About “Beyond the Rows”

Beyond the Rows is a Monsanto Company blog focused on one of the world’s most important industries, agriculture. Monsanto employees write about Monsanto’s business, the agriculture industry, and the farmer.
[x] close

10 Questions About Honey Bees Featured Article

There is an increasing buzz around honey bees and other pollinators.  Honey bees are important to agriculture and our food supply and in honor of National Pollinator Week we’d like to take this opportunity to address some questions related to honey bees 

Question 1: Why are honey bees important to agriculture?

Think of your breakfast, lunch or dinner today. Did you know approximately 30 percent of all of the wonderful foods we have at our finger tips are brought to us by the relationship among beekeepers, honey bees and farmers? USDA estimates the value of honey bees on … Full Article »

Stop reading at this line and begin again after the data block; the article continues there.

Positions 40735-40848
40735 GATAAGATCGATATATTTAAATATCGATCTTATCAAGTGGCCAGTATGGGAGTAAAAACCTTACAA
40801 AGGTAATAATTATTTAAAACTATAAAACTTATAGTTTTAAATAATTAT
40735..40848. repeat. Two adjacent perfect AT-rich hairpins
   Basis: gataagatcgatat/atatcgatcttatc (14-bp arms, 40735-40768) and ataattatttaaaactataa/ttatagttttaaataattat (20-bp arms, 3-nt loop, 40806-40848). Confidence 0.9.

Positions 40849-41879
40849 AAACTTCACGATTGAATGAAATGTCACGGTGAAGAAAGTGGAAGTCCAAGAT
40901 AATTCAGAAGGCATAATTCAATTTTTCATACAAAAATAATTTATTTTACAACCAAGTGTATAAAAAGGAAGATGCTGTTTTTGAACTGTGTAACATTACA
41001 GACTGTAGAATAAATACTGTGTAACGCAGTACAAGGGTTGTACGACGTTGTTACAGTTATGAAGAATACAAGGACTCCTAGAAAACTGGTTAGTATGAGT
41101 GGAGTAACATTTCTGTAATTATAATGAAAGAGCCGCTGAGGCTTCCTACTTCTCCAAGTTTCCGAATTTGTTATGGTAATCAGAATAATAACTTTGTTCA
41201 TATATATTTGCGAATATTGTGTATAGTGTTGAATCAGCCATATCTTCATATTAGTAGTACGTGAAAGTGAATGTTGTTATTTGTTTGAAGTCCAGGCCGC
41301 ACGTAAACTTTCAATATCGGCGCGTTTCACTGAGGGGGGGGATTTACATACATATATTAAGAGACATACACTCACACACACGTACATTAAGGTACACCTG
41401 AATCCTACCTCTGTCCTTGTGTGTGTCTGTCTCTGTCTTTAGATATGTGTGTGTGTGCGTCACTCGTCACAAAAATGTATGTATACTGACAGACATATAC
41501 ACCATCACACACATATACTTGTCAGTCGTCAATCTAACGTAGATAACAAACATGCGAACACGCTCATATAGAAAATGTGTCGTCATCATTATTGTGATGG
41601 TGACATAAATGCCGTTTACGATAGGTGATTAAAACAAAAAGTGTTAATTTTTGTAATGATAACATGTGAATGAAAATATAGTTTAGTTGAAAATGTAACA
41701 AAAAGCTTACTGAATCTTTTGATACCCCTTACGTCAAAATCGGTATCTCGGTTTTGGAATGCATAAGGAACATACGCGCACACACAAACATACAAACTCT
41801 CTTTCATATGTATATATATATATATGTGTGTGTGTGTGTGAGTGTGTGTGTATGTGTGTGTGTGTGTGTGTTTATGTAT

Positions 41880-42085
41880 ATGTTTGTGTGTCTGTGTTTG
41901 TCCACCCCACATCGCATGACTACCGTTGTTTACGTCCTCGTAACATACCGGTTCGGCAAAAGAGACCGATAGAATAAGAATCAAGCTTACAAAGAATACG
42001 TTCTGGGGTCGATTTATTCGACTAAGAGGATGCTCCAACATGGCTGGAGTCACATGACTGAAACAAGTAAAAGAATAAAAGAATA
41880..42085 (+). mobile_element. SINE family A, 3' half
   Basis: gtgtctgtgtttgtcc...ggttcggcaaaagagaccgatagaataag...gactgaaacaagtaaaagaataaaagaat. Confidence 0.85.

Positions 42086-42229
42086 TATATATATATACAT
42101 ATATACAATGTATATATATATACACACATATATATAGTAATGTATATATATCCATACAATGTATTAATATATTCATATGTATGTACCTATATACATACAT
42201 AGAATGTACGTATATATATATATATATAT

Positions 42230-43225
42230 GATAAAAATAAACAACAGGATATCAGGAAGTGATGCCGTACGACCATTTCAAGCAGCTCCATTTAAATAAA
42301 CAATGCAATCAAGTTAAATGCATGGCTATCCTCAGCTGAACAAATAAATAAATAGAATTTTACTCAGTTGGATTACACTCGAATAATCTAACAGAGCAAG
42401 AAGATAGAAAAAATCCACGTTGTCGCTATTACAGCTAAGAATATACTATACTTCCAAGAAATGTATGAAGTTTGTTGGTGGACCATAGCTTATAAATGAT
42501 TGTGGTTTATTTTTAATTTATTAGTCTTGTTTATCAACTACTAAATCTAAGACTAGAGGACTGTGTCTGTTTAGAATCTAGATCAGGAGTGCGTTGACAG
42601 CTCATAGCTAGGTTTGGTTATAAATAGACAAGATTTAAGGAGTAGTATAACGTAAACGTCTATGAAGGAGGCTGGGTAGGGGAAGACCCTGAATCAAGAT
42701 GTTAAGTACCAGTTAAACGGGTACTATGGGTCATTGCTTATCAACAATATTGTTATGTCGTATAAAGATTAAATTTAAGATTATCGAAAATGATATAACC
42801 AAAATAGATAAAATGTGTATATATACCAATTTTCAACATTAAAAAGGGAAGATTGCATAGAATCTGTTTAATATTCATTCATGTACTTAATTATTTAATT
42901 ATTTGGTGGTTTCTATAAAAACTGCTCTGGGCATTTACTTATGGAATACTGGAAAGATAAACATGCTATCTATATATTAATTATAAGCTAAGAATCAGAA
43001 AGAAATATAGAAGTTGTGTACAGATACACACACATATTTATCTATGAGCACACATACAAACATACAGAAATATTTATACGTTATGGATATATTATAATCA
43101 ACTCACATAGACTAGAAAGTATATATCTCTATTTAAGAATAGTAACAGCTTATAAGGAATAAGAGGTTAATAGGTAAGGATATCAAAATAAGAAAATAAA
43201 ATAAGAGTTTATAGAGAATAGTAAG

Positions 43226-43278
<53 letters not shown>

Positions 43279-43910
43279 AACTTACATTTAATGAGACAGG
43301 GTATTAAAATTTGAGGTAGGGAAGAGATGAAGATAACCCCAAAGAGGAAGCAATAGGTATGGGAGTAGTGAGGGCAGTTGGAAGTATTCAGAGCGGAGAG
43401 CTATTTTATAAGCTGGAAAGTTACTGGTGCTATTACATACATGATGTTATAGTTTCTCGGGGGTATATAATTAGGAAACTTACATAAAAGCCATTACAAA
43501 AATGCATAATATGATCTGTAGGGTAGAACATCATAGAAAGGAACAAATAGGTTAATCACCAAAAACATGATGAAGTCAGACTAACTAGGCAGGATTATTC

The Promise of Science for Improving Honey Bee Health Featured Article

By Alex Inberg
Varroa Project Lead, Monsanto

As I read daily media articles about honey bee health and the importance of honey bees as pollinators to our food supply and the environment, I feel compelled to offer my perspective as a scientist working on finding a solution to improve the health of honey bees. While many explanations for the widely-debated phenomenon of colony collapse have been circulated, to this date, scientists can agree only on the fact that multiple factors contribute to honey bee demise.

Since 2009, I have been involved in research to develop products based on RNA interference … Full Article »

Mites and Honey Bees Featured Article

Recently we were talking with the president of a regional beekeeping association, and asked him what beekeepers in his association were concerned about.

“No question about that,” he said. “Varroa mites.”

There’s been a lot of speculation lately on what is, and isn’t, suspected of causing or contributing to Colony Collapse Disorder, the serious problem being experienced with honey bees — insects that play a critical role in agriculture. A study published June 8 by Science, “Global Honey Bee Viral Landscape Altered by a Parasitic Mite,” brings some clarity to the subject and points in the … Full Article »